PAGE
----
How K-Net and Atlantic Canada’s First Nation Help Desk are Using Videoconferencing for Community Development

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TypeArticle
Journal titleJournal of Community Informatics
VolumeVolume: 5 (2)
AbstractOur research is working in partnership with three First Nations organizations - KNet,Keewaytinook Okimakanak in Sioux Lookout, Ontario; Atlantic Canada’s First Nation Help Desk in Membertou, Cape Breton, Nova Scotia; and the First Nation Education Council in Wendake, Quebec - that have set up videoconferencing networks linking First Nations communities spread out over large geographic areas. Initially set up for educational and health purposes, the application, reach and scope of these communication networks have expanded since the mid-90s to include cultural, social, and community development activities. Qualitative data collected in fifteen in-depth interviews with technical and administrative staff at K-Net and Atlantic Canada’s First Nation Help Desk reveal how both their relationship-building approach to networking, and their repurposed applications of videoconferencing, have supported development in the First Nations communities they serve.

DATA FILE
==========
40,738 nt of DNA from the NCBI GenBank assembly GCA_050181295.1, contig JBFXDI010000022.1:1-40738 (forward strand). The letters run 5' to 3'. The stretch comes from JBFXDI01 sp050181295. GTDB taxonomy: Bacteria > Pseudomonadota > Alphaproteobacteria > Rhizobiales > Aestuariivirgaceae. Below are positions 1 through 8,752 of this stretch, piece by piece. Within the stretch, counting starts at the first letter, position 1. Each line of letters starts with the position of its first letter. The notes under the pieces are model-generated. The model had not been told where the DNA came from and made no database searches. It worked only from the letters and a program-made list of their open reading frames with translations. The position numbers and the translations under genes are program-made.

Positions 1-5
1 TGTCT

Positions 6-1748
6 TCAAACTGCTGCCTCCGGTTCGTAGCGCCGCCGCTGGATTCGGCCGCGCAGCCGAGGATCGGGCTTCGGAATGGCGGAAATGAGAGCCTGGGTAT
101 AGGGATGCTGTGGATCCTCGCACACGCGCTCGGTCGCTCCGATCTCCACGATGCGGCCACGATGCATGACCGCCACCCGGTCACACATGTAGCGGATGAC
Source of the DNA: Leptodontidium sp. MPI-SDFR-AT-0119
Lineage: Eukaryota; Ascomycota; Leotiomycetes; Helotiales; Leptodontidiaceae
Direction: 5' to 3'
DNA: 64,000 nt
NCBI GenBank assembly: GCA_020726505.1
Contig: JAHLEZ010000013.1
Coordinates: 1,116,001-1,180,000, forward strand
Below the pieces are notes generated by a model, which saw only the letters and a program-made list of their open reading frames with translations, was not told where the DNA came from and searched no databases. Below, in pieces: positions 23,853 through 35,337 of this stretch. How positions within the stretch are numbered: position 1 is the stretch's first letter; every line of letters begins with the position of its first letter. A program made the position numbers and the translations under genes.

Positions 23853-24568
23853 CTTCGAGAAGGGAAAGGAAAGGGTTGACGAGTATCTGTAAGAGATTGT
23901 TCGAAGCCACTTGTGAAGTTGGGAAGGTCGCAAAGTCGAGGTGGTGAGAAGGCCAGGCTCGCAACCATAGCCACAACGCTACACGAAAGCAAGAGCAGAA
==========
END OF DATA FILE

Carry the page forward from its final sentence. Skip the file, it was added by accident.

Publication date
LanguageEnglish
AffiliationNational Research Council Canada (NRC-CNRC)
Peer reviewedYes
NPARC number14968155
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Record identifierbc7c3e05-2534-4f2e-9416-0f0dd2f941f0
Record created2010-06-10
Record modified2016-05-09
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